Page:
What Are You Scared Of?

What is it about horror films that scares us? It could be a number of things, or it could just be one element of the film. Whether or not you will admit to it, there will have been a film that has made you feel uncomfortable whilst you have been watching it. It could be the dialogue, the characters, the setting, the effects or the story line. While some films will scare certain people, others will not be so terrified by them. The tone of the film and what is in it is what determines who will get scared by it. I think that there are at least 5 different categories in horror and everyone falls in to one of them. Whether you like it or not, there is one film out there that will have had the hairs on the back of your neck stand up as the cold chills ride themselves up your spine.


Jump Scares

We have all been there, you have just sit down to watch a horror film and as you begin to get into the story and know the characters there comes a loud bang and the appearance of the antagonist; which is usually followed by your arms flailing in the air and your vocal chords letting out a loud, screeching yelping noise. You have just been the victim of a jump scare. They are one of the oldest types of scares from horror films and generally are given when the antagonist, another character or an animal jumps out onto the protagonists. However after so many horror films have used them through the years, the building music followed by total silence and then a big bang has become a cliché. Therefore they have lost some of the ‘oompf’ which used to terrify audiences.

Example: The Descent



This aspect of horror films has been constantly getting improved on throughout the years (unless they decide to use CGI) which means bad news for anyone who is squeamish around the sight of blood, disembowelment or limbs being pulled apart. Apart from affecting the squeamish, gory films may also be so effective because if is done well it can make the film and the scenes which are depicted so much more realistic to the viewer. Sometimes gore can improve a film when the plot is lacking a bit; the make-up effects can keep you gripped throughout. For example with the 1979 film Zombie Flesh Eaters, it is an iconic film in the horror genre; not so much for the story as it is for its exceptional make-up work on its characters. I have seen a lot of gory horror films in my time, but the effects still astonish me, and on more than one occasion have made me clench my teeth together and make a disgusted face.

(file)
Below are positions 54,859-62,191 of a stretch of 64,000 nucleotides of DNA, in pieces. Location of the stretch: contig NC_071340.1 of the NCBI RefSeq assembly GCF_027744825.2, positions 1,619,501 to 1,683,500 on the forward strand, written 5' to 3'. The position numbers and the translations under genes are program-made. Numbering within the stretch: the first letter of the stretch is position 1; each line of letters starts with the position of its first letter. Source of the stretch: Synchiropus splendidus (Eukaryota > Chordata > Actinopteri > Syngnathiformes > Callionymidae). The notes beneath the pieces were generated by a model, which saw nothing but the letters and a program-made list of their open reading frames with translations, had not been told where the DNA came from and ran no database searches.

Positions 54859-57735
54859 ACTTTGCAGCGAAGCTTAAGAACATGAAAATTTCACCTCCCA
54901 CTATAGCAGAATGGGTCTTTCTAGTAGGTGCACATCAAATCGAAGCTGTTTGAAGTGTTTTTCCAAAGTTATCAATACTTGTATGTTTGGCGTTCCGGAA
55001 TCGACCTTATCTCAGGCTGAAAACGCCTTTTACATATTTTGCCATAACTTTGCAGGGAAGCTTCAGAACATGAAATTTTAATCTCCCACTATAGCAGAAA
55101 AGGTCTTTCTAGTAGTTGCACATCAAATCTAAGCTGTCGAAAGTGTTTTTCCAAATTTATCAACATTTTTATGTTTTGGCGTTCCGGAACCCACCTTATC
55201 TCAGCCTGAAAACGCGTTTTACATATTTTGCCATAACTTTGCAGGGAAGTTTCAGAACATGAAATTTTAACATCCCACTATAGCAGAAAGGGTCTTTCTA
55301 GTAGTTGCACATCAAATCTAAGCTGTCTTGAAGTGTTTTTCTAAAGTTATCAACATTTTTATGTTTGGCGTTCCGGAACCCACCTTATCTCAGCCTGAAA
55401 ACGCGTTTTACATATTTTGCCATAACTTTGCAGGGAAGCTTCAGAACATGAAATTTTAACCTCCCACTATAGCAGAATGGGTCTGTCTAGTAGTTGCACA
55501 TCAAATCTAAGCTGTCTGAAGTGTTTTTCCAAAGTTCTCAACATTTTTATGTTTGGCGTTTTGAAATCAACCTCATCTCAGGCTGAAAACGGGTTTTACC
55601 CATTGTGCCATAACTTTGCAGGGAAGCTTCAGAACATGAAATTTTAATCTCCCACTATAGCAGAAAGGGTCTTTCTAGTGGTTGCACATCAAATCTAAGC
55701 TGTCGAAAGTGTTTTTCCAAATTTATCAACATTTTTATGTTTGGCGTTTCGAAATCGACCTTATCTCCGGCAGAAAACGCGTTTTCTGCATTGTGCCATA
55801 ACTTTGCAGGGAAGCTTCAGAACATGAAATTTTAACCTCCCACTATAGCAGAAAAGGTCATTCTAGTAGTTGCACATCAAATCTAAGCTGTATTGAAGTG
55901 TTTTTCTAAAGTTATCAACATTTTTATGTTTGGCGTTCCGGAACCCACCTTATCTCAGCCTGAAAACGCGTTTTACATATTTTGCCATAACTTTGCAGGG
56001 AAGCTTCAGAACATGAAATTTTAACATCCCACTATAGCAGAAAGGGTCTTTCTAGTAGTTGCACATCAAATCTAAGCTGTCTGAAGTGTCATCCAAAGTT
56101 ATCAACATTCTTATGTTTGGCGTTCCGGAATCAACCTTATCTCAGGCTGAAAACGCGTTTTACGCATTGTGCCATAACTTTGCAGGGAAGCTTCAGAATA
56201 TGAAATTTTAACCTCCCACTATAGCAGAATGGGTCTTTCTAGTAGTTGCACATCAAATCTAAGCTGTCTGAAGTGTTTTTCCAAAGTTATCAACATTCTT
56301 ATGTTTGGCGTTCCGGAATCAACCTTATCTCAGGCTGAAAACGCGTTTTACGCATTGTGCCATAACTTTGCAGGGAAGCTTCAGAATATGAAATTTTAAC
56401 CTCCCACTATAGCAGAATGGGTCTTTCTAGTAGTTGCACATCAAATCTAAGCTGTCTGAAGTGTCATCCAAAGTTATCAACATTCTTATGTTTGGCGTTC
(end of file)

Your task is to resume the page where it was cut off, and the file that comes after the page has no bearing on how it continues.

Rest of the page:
Example: Hostel



This is one of my favourite elements of horror films. It is great when you see a film that just sets the tone of the plot so well, that it can have you shaking just from listening to the dialogue of the characters. Like the imagination element creepiness is used best when not much of the antagonist is seen on camera, but just snippets or the feeling that an evil force is lurking nearby. What is great about the creepy aspect is that film makers can use nearly every part of their movie to give you that creepy feeling. Diegetic/non-diegetic sounds, lighting, settings and even silence can be used to immerse the audience into that state of them being in danger from a deadly presence. A great example of this is M. Night. Shyamalan’s Signs. In this personal favourite of mine Shyamalan uses all of these aspects to give a creepy notion throughout the entire film. Although you could argue that it was slightly ruined with the CGI ending, there is no doubt that you constantly feel as though the characters are being watched, something which is rubbed off onto the audience.

Example: Signs


Our Own Fears

Probably the most obvious element of a horror film scaring a viewer is if they watch one that uses something they are scared of in their daily lives. For example with me it would be aliens and therefore The Fourth Kind brought the heebie jeebies to the surface. Other examples could include REC for a fear of disease, It for a fear of clowns, Ju-On: The Grudge for a fear of ghosts and Buried for a fear of small spaces. It just all depends on what you are scared of because film makers will have thought about what scares people when they aren’t watching films and will use that idea to make a movie which will probably force the viewer to be even more terrified of their fear.

Examples:  The Fourth Kind/It/REC/Ju-On: The Grudge/Buried



Your imagination might be thought of as a fantasy place where you can create whatever you want and do whatever you want. However, your imagination is also the doorway to the deepest, darkest fears which lurk inside your head. They are just waiting for you to turn off that light or walk down that dark alleyway so that they can unleash whatever it is that scares you the most. I think that this element is quite possibly the best one to use for a horror film. As well as it delivering the creepy factor and playing on your own fears, it gives the audience the ability to form the idea of the antagonist themselves. Thus making them release their inner fears and project them into the film. Films which use this factor generally do not show the villain at all, or if they do it will only be a slight glimpse. Therefore they use suspense to their advantage. If the film makers can keep the suspense at a high throughout most of the film then that is great, but ending the film on a high without showing the ‘bad guy’…now there is the real challenge.

Examples: The Blair Witch Project/Atrocious/Paranormal Activity

Let me know what it is in horror films which scares you and why.